Jun 13, 2019 335
  • 29 May 2019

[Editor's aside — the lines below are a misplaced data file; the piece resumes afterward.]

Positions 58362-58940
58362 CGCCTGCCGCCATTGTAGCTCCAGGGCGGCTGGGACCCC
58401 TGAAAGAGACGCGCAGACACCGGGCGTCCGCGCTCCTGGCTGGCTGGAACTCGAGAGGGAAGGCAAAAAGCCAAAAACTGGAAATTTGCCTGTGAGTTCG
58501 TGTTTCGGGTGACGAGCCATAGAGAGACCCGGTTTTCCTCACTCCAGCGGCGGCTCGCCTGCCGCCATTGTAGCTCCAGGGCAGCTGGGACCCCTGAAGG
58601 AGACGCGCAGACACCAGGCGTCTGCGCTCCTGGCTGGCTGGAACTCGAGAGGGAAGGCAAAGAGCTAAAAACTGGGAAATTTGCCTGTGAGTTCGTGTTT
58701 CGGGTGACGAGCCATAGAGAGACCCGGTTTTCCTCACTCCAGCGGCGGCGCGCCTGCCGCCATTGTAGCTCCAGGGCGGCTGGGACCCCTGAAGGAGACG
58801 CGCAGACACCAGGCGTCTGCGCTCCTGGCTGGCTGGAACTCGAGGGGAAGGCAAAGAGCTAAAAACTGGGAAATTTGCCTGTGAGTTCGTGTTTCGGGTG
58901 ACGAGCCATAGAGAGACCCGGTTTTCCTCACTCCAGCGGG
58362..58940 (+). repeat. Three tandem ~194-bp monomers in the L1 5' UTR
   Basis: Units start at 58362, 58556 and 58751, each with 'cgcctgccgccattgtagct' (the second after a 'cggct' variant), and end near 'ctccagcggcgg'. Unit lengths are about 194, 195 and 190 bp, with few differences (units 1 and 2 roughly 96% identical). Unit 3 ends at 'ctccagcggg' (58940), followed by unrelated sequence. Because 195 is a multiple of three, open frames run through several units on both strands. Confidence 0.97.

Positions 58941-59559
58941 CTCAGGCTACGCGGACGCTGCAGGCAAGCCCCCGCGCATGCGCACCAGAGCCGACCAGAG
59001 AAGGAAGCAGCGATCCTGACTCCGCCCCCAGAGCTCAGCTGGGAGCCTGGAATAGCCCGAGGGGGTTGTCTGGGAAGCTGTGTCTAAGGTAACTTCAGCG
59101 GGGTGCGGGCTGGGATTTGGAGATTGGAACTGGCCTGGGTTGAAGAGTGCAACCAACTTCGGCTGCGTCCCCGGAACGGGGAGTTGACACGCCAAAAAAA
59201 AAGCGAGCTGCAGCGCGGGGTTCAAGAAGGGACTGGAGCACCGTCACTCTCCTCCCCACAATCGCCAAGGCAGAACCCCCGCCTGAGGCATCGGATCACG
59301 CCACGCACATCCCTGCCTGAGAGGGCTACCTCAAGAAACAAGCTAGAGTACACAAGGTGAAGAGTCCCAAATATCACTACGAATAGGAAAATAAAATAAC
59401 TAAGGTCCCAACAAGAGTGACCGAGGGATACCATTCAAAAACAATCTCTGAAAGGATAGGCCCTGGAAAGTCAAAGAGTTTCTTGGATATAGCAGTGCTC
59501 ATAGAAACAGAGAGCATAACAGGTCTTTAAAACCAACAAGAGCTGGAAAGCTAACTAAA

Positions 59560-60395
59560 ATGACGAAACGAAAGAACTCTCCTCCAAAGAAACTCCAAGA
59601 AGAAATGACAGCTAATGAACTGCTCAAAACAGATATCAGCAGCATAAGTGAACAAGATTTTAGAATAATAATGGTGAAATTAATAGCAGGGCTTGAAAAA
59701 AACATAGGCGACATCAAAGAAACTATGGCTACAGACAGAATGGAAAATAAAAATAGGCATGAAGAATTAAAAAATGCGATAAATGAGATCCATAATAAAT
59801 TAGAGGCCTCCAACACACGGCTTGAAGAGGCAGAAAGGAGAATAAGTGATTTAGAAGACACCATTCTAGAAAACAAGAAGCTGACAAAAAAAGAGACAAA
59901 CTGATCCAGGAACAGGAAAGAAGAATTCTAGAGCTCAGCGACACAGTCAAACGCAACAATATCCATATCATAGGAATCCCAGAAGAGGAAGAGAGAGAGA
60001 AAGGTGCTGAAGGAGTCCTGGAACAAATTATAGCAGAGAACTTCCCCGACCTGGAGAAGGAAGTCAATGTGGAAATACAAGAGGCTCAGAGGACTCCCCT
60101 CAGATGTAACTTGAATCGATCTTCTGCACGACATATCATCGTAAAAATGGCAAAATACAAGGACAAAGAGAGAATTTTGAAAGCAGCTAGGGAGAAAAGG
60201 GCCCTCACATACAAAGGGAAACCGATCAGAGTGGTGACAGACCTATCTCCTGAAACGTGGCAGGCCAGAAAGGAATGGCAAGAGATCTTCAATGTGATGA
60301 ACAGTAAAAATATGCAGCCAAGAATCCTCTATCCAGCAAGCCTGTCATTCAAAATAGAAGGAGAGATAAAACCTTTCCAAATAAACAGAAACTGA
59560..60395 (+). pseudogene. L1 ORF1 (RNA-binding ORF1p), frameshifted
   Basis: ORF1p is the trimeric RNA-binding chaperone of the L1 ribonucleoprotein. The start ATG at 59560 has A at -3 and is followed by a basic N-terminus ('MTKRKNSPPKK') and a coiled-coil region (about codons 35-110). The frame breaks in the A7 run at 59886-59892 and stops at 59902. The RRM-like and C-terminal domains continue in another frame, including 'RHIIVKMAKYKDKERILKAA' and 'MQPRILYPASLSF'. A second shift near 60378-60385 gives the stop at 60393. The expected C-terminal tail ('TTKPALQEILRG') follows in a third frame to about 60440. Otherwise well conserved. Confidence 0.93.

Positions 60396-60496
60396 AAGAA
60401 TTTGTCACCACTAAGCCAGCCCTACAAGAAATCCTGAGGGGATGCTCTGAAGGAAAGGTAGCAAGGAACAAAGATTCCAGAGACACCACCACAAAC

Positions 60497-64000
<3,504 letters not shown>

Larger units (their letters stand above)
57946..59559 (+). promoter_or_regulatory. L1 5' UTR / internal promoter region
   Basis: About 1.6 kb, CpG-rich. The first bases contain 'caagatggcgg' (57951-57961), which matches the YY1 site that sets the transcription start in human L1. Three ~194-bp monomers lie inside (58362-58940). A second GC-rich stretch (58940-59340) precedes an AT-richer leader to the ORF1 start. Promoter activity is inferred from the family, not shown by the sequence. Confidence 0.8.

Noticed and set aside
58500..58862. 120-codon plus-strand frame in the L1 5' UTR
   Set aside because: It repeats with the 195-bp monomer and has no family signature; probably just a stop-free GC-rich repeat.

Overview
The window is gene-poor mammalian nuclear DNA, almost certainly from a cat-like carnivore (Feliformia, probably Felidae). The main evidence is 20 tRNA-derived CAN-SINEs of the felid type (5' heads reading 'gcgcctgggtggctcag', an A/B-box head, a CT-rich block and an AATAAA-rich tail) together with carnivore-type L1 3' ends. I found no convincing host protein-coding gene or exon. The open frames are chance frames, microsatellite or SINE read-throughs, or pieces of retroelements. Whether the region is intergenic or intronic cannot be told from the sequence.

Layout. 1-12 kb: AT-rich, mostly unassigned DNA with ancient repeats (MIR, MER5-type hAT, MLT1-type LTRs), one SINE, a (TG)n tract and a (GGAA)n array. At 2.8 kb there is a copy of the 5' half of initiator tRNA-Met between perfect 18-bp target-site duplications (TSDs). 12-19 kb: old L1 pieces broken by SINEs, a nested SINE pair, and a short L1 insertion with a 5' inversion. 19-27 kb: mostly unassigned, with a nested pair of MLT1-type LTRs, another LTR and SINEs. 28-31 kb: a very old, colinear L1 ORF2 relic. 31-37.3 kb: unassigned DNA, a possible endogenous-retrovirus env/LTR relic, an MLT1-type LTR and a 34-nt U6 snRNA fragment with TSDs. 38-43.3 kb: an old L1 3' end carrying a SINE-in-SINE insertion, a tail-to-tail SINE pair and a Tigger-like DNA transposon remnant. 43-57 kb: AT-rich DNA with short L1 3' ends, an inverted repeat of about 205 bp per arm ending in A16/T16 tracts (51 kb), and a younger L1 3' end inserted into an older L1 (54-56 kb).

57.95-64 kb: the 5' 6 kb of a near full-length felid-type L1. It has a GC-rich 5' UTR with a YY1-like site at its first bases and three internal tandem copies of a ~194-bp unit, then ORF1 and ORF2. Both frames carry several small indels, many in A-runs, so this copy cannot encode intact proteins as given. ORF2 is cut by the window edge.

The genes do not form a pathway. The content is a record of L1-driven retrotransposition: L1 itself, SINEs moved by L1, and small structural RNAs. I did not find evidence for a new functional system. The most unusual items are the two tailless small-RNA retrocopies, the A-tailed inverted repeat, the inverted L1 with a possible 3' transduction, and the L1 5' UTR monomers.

We are delighted to have distributed £92,000 in grant funding to 184 groups in the first round of our Magic Little Grants Fund 2019.   This round has seen us support a wide range of local organisations across Great Britain including walking groups, wheelchair basketball teams, swimming clubs and many more!   Our Magic Little Grants, funded by Postcode Community Trust, are open to local charities and community groups in Great Britain that support and inspire people to participate in sports or exercise.   As well as receiving a £500 Magic Little Grant, successful organisations that are new to Localgiving will also be given a free annual membership with Localgiving worth £96. Applicants for Magic Little Grants must either be in their first year of operation or have an annual income under £250,000. Preference will be given to projects that encourage social cohesion and help vulnerable people to overcome barriers to participation in physical activities. The deadline for applications for Magic Little Grants 2019 is midnight on 30th November 2019. Find out more and apply HERE.